Chef Ced Brings Delicious Sweet Treats to 95th Street 

By Erma Brooks Williams, Ed.D. 

Growing up in Beverly/Morgan Park with his six siblings and being raised by his grandmother, Rosie Lee Clark, Cedrick White,  37 and owner of Drip Drop Bakery, 1844 W.  95th St., felt safe and the entire community  treated everyone like family.   

White and his siblings attended Kellogg Elementary School. While at Kellogg, he had the opportunity to participate in a culinary arts program at Emerson Junior High School in suburban Niles, where one of his teachers observed his interest in cooking.  As a result, she encouraged him to pursue the culinary arts.   

“I fell in love with cooking,” White said. 

While attending Morgan Park High School, White attended the Hotel and Restaurant Show at McCormick Place.  He took an interest in the Cordon Bleu booth, where he noticed there were all male chefs.  “I was amazed because in my experience, I was never exposed to male chefs.  My exposure had always been female chefs,” he said. 

“In my junior year, I was confronted with deciding between being a fireman or cooking.  I chose my passion, cooking.  I went on to study at Cordon Bleu . . . then enrolled in Washburn Trade School at Kennedy-King College.  I apprenticed at the Parrott Cage in the South Shore Country Club and then transferred to Sikia, where I had a chance to manage the restaurant.” 

After graduating from Kennedy King College in Culinary Arts, White enrolled at Roosevelt University and earned a Bachelor’s Degree in Food Science and Sports Management.   

“I had the opportunity to work for Lettuce Entertain You and loved it,” he said.  “From there, I took a job at CPS. My desire was to improve the food service experience of students because I had not-so- good memories about the food as a student.”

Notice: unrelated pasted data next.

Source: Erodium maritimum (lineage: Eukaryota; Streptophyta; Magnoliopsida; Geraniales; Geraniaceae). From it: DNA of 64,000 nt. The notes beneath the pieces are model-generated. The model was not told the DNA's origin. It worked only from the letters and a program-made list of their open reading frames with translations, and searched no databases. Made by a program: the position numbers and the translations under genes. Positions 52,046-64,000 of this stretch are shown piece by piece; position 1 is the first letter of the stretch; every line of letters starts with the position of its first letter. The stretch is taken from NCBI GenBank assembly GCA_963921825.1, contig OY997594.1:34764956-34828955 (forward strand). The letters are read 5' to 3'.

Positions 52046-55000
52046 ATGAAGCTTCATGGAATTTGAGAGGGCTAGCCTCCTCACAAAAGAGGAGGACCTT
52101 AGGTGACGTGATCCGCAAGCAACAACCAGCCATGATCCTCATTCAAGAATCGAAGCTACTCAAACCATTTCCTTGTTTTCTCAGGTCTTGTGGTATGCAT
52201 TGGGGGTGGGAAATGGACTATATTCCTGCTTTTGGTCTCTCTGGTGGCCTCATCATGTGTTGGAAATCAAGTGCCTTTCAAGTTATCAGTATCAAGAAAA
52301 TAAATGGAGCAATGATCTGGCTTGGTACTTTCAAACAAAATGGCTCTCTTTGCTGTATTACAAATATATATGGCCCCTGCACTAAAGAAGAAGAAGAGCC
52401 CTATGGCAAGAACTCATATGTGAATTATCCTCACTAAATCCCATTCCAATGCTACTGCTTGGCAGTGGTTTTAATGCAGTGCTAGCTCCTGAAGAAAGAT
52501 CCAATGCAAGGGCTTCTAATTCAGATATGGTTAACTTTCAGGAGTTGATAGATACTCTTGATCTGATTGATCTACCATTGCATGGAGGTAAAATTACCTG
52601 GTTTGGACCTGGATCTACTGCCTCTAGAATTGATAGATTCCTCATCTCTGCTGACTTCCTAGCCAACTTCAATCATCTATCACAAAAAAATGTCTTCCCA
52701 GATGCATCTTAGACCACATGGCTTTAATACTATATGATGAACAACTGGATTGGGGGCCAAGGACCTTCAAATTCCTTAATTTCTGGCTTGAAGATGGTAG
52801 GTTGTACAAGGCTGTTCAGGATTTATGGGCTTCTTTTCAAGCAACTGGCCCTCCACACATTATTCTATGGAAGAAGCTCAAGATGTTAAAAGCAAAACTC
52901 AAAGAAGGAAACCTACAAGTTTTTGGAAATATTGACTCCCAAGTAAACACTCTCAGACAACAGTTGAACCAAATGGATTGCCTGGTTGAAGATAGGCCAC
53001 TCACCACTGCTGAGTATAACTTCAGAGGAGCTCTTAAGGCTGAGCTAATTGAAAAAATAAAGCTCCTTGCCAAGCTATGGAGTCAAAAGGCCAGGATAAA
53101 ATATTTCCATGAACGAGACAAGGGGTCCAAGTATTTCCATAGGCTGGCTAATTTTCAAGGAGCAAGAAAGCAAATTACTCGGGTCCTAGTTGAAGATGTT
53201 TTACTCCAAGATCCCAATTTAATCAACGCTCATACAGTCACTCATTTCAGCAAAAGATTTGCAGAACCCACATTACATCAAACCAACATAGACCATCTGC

White got involved with meal planning at Chicago Public Schools. “I felt I made a difference in the food experience of children eating the food at CPS,” he said.  

“From 2011 to 2012, I baked and sold butter cookies from the back of my car trunk,” White recalled. “I cooked and sold approximately 30 bags daily. My Oreo Cakes also took off in sales.  My other favorites are Strawberry Short Cake, Pound Cake, and Strawberry Cheese Cake.”  

“In 2019, right before the pandemic, I signed the lease at my current location. I decided on this location because I grew up in Beverly.  People in Beverly are very supportive,” he said. 

When asked how he was able to finance his business, “Unfortunately, both Chase and Citibank downtown locations denied me a loan, although I had a credit score of 863.  My account had never been in arrears.  I had a business plan.”  

White was given a generous car loan but not a loan to finance my business.  “I ended up financing my business with my personal funds,” White said. 

White aims to buy a building and establish his bakery so he can pass the business and property on to his children.  While now he has a few contracts, his vision is to expand his revenue by securing contracts from CPS and other entities. 

When asked who his role models are, White said “Ra Joy, who ran for Lt. Governor of Illinois in 2018 and former Alderman Peter Braithwaite of Evanston.  Both men treat me like family and have accepted me as a son. They constantly stress how hard work pays off. “ 

 

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